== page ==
- Partners analyzed which streetlights can technically support curbside charging based on factors like voltage, control mechanisms and proximity to the curb. Plus, some streetlights in Kansas City only carry power at night and would therefore need upgrades to enable daytime charging.


EVS ARE CHANGING THE FUTURE OF ROADSIDE BREAKDOWN

- Since 2019, the RAC has been fitting its vans with EV Boost, a system that uses the diesel engine and a generator to create electricity. This is then fed to a stricken EV using either a Type 1 or Type 2 connection that is compatible with a claimed 99 per cent of electric cars.

- these chargers launched with a modest 3.5kW power delivery, topping up EV batteries by approximately 14 miles per hour.

- work is also underway on a 7.5kW mobile charger.

- The AA introduced a ‘freewheeling hub’ in early 2021. This attaches to the broken-down vehicle and allows it to be towed without its wheels touching the road and rotating.


500 EV MODELS NOW: TWO-THIRDS OF GLOBAL CAR SALES WILL BE ELECTRIC BY 2040

- Passenger EV sales are projected to increase sharply, rising from 3 million in 2020 to 66 million in 2040, according to BloombergNEF’s Economic Transition Scenario. Globally, EVs will represent more than two-thirds of passenger vehicle sales in 2040.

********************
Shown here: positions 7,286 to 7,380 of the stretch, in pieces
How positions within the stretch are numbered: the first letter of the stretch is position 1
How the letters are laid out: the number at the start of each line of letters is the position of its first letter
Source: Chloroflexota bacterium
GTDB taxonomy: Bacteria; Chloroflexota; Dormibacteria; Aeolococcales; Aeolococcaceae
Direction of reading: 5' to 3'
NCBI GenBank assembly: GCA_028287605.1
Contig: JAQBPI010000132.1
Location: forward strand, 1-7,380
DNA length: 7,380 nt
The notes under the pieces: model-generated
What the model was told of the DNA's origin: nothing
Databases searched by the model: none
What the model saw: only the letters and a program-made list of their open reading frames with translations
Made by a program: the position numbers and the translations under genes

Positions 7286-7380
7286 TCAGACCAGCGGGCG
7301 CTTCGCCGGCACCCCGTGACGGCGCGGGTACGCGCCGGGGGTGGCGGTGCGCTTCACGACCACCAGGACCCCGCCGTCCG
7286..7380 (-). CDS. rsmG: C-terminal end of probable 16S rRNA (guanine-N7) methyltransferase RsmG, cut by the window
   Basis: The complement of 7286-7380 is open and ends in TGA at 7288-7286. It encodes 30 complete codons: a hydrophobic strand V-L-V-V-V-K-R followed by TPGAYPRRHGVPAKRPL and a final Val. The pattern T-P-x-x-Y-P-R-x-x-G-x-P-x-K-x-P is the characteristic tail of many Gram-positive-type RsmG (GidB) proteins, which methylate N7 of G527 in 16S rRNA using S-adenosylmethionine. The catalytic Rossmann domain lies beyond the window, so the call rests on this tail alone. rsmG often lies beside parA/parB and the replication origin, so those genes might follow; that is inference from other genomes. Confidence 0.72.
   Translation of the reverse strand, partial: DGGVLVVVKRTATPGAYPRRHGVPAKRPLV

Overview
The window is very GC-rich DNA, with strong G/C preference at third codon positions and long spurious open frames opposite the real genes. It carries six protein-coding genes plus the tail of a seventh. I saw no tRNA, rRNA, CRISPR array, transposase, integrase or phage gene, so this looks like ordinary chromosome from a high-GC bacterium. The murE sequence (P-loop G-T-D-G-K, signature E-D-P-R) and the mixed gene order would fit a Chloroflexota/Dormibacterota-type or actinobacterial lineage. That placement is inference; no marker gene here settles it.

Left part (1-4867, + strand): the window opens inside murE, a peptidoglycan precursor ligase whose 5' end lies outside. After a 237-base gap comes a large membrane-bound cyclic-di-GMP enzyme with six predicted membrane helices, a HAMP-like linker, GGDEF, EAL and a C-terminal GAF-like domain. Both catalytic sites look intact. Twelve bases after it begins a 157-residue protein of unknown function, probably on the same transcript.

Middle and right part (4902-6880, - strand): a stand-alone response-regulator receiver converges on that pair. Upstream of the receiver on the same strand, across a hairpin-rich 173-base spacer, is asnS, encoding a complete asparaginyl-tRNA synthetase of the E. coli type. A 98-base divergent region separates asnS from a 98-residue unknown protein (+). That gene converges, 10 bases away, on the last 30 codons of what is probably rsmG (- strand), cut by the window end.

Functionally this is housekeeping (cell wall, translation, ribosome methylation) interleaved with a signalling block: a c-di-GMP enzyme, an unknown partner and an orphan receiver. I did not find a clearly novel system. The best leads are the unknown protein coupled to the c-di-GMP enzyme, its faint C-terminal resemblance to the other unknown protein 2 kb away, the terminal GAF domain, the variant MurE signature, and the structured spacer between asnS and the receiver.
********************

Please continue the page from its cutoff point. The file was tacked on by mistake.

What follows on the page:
- In Europe, battery EVs are approaching price parity with ICE vehicles.

- Buses and two- and three-wheelers will maintain the top EV adoption rates.

- There are more than 500 EV models on the market worldwide.

- On average, electric vehicles introduced in 2020 could travel 359 kilometers (223 miles) before needing a charge, up from 166km in 2012.


QUESTION OF THE WEEK WITH EMOBILITYNORWAY.COM

What’s the ideal location for a charging port on any EV? Petrol filler caps are usually in the same location and forecourts all the look the same. Is it time we encouraged EV makers and charging suppliers to standardize socket location and charger design?

Email me your thoughts and I’ll read them out on Sunday – hello@evnewsdaily.com